The overall return on a typical balanced portfolio over the last two years has been essentially flat despite significant swings in financial markets. Over this period markets have struggled with supply/demand imbalances, the war in Ukraine, double-digit inflation, aggressive interest-rate hikes and banking-sector instability to name just a few.
For those who have been invested for longer, annual returns of roughly 16%, 5%, and 11% over 2019, 2020, and 2021 on a balanced portfolio make the current market environment far more palatable however, investors’ patience can be tested during these periods. Now, more than ever, it is important to remember that investing is a long-distance race rather than a sprint and a certain level of endurance is required to see the benefits.
While stock market booms and busts can be painful, stagnant markets, like the last two years, can be just as trying from a psychological perspective. The longer this continues, the more temptation there is for some investors to sell their longer-term investments and opt for cash. This temptation grows stronger when, as now, interest rates on cash savings become more attractive. For our thoughts on switching cash, please read our previous article here.
Emotions can be an investor’s worst enemy. When the market is on an upswing, greed can cloud our judgment, tempting us to buy more in the hope that good times will continue. On the flip side, fear takes control during market downturns, compelling us to sell at the least opportune moments. However, it is not just extreme market conditions that challenge investors: flat markets have their own pitfalls, mainly in the form of recency bias. This cognitive trap leads us to assume that the current stagnant conditions will persist, tempting us to exit long-term investments and miss out on potential future gains.
The Cost of Cashing Out
Clearly, acting on emotions creates short-term relief, but the longer-term impacts can be incredibly detrimental. Consider the chart below. The coral line illustrates what would have happened to £10,000 invested in the S&P 500 (the 500 top companies in the US by market value) over the past 33 years. Now look at the blue lines, showing the outcomes for investors who panicked or lost conviction during major market events and moved to cash. The disparity between the two is a powerful reminder of the long-term cost of emotional decision-making in investing.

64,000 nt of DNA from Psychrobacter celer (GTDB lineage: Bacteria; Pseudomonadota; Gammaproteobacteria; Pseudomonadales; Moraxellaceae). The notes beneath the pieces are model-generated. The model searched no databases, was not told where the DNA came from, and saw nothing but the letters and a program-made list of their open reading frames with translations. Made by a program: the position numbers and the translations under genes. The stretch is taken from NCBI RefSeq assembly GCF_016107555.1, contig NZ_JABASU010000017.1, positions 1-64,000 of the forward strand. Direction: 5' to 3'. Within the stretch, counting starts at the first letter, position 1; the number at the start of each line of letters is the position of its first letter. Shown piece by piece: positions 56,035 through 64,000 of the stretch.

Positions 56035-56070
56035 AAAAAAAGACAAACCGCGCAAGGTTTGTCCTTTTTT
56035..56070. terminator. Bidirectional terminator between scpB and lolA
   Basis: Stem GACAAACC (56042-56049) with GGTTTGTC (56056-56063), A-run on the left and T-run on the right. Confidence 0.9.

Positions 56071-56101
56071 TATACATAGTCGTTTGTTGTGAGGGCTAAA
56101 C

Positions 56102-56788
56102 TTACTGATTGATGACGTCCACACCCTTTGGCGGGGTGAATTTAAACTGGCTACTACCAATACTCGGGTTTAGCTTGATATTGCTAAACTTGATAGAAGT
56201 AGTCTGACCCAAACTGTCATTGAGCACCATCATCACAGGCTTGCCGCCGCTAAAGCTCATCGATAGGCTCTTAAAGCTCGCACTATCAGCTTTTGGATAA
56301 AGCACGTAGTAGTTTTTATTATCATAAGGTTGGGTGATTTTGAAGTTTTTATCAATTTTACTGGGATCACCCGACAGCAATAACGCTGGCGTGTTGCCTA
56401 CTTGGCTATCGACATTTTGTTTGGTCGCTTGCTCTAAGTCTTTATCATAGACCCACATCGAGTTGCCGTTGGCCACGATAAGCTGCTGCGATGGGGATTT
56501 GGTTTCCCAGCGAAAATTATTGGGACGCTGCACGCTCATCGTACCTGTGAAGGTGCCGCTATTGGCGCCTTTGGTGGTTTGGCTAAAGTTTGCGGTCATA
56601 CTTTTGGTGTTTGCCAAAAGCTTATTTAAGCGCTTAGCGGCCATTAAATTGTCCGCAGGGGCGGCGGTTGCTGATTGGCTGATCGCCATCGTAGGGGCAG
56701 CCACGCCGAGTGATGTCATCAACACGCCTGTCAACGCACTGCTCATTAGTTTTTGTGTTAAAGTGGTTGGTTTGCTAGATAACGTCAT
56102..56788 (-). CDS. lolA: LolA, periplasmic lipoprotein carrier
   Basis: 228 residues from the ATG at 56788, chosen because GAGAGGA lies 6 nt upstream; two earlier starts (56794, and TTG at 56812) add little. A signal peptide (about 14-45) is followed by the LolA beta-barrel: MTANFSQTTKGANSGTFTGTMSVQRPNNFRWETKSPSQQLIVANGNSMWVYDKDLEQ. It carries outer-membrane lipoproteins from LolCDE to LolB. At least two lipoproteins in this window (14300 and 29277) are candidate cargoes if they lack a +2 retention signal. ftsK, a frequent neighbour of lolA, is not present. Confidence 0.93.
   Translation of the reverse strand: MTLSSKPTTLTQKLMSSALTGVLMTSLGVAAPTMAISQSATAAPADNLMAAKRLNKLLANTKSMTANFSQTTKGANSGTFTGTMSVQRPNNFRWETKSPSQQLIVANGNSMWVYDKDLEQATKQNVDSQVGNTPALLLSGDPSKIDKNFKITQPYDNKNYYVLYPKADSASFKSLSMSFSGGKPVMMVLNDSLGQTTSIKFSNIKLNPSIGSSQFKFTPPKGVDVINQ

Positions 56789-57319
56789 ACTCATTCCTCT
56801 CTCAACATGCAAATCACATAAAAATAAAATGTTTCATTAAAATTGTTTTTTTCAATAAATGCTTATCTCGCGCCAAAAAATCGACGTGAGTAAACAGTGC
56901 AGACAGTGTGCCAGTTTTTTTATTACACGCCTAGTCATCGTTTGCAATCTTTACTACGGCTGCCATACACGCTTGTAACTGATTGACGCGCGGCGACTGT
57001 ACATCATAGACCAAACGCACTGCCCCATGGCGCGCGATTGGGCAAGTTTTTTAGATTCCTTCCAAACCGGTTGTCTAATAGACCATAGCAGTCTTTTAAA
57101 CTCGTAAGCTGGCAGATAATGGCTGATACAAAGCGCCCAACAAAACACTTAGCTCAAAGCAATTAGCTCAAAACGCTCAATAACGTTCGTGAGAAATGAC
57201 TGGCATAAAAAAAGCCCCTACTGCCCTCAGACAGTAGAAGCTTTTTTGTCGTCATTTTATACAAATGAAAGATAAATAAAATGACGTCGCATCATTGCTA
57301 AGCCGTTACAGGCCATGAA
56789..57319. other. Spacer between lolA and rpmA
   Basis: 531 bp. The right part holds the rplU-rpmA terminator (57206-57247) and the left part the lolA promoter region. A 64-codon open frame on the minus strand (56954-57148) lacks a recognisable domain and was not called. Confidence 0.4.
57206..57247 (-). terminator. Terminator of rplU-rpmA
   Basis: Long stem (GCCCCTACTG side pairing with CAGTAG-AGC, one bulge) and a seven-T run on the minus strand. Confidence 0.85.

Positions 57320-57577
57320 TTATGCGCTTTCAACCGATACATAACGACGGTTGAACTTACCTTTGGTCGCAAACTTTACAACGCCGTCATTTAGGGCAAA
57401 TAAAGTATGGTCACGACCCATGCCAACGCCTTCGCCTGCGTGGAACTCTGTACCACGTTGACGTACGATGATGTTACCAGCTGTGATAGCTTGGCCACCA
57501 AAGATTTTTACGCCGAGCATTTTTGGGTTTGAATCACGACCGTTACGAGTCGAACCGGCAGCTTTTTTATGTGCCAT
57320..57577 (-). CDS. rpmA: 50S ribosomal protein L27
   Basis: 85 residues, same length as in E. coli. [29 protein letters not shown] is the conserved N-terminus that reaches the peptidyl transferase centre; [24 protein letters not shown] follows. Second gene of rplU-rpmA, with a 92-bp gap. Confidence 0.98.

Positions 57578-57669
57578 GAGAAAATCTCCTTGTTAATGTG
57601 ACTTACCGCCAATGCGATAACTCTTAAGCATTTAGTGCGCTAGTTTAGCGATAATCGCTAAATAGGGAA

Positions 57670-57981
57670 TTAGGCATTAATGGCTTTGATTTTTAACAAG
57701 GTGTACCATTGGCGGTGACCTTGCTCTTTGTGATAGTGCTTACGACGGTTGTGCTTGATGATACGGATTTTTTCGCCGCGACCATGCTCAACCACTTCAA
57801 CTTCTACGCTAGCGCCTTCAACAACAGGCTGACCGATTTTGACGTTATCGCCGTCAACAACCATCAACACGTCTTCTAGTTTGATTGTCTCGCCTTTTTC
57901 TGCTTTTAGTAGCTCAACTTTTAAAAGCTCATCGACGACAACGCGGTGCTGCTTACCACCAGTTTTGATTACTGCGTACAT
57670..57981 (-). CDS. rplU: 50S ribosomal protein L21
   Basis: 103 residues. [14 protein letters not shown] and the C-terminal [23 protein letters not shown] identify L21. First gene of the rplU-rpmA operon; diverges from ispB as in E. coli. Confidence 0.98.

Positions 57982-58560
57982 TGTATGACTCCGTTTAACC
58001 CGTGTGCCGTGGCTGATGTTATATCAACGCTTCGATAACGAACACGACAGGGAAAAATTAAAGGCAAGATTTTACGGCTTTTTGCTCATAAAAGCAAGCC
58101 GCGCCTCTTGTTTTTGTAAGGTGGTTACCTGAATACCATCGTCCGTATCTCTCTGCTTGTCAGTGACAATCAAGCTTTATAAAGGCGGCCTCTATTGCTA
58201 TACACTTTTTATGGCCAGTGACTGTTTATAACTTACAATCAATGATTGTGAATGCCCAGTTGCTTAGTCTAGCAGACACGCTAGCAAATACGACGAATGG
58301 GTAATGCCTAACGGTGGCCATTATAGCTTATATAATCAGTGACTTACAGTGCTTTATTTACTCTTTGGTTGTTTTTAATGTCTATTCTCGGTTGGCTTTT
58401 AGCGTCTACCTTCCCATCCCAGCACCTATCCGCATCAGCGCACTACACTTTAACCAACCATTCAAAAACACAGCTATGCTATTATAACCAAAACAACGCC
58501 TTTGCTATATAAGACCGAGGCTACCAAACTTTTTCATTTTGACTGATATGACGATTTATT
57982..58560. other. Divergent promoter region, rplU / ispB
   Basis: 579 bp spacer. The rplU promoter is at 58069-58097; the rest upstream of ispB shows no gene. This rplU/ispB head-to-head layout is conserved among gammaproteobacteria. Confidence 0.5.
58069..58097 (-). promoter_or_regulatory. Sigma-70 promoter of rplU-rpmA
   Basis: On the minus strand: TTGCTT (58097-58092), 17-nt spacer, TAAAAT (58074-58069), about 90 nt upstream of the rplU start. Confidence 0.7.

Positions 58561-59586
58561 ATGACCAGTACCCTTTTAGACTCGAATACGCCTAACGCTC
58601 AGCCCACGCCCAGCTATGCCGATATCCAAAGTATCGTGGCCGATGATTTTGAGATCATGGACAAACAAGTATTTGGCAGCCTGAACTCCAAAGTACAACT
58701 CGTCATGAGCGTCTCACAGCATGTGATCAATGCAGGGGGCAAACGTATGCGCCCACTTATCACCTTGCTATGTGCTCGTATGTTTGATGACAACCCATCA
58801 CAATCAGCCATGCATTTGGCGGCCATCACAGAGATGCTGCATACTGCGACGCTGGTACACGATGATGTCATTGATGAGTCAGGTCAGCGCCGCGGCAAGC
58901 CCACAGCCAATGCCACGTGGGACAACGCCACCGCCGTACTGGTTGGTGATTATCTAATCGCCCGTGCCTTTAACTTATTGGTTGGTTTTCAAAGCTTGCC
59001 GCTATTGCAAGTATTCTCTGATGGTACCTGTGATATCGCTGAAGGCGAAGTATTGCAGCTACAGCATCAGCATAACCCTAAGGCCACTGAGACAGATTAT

As we have often emphasised – it is time in the market, not timing the market, that really matters. Rather than being influenced by recent returns or potential risks on the horizon, a zoomed-out view shows that patience pays off. The key to long-term gains is to stay calm and maintain conviction.
Underlying Growth of Stock Markets
Though the long-term trend of stock markets is upward, we often lose sight of the reasons behind it. At its core, returns come from economic growth and the ability of companies to innovate and generate revenue. By investing, you secure a stake in a company’s future, gaining financially as it grows over time.
For instance, consider earnings per share (EPS), a measure of a company’s profitability. Back in 1990, the S&P 500 had an EPS of $22. It is now eight times higher at $176. Similarly, dividends per share grew from $11 to $68 in the same period.
While markets certainly experience highs and lows, these fluctuations only make up part of the story. As you can see, earnings and dividends increase over time and though growth is not a straight line, investors who are willing to stick it out can benefit hugely from taking part.
The Bottom Line
Long-term investing is hard and requires endurance. Maintaining conviction and staying invested during sideways markets requires just as much patience and fortitude as is needed during volatile periods. There will always be a reason not to invest or a risk on the horizon. However, owning shares in some of the greatest companies in the world allows investors to benefit from innovation and progress and has been, and is likely to continue to be, the best way to grow and preserve real wealth for generations to come.
Written by Artem Dubas & Jonty Brooks
General Disclosures: This article is based on current public information that we consider reliable, but we do not represent that it is accurate or complete, and it should not be relied on as such. The information, opinions, estimates and forecasts contained herein are as of the date hereof and are subject to change without prior notification. It does not constitute a personal recommendation or take into account the particular investment objectives, financial situations, or needs of individual clients. The price and value of investments referred to in this research and the income from them may fluctuate. Past performance is not a guide to future performance, future returns are not guaranteed, and a loss of original capital may occur.